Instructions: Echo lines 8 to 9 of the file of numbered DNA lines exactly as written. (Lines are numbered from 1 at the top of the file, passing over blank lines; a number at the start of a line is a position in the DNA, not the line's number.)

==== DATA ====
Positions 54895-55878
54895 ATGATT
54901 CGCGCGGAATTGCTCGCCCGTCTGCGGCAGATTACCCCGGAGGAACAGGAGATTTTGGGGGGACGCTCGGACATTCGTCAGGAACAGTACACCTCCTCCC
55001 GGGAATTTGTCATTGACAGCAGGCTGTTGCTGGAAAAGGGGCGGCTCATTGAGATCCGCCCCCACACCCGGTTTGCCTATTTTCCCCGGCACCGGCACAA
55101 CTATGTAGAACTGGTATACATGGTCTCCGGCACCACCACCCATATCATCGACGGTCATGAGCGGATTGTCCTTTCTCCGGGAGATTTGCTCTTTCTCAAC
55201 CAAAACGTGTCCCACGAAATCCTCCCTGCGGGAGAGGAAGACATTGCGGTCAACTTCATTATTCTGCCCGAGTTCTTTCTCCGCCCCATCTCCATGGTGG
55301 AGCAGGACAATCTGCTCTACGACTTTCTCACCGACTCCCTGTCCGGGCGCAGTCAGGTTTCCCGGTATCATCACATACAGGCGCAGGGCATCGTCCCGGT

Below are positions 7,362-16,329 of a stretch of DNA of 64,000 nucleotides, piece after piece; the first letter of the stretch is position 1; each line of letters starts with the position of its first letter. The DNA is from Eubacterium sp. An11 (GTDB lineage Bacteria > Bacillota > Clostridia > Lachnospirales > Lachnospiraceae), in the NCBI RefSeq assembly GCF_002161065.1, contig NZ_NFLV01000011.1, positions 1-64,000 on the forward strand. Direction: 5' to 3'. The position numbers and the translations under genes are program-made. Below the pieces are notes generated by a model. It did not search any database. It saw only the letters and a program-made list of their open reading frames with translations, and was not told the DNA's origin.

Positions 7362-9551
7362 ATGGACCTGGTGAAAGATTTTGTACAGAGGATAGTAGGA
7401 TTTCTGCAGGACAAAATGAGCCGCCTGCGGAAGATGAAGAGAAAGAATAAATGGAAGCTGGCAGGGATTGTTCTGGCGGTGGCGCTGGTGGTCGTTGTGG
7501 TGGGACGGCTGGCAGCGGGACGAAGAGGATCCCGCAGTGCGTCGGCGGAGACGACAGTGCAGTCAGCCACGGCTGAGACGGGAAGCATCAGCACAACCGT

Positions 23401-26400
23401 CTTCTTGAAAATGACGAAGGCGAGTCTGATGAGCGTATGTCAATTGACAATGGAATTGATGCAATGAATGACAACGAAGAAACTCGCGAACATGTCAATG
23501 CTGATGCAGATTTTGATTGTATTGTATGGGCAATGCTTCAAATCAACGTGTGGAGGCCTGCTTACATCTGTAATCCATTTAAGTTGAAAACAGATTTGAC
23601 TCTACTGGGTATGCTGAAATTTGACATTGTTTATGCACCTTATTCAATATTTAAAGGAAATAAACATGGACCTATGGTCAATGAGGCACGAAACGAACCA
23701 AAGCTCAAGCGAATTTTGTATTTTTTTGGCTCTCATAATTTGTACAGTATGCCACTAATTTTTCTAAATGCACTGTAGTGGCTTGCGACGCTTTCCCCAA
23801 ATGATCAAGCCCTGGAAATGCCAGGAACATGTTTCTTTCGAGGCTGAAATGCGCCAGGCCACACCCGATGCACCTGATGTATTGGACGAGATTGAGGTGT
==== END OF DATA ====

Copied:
Below are positions 7,362-16,329 of a stretch of DNA of 64,000 nucleotides, piece after piece; the first letter of the stretch is position 1; each line of letters starts with the position of its first letter. The DNA is from Eubacterium sp. An11 (GTDB lineage Bacteria > Bacillota > Clostridia > Lachnospirales > Lachnospiraceae), in the NCBI RefSeq assembly GCF_002161065.1, contig NZ_NFLV01000011.1, positions 1-64,000 on the forward strand. Direction: 5' to 3'. The position numbers and the translations under genes are program-made. Below the pieces are notes generated by a model. It did not search any database. It saw only the letters and a program-made list of their open reading frames with translations, and was not told the DNA's origin.

Positions 7362-9551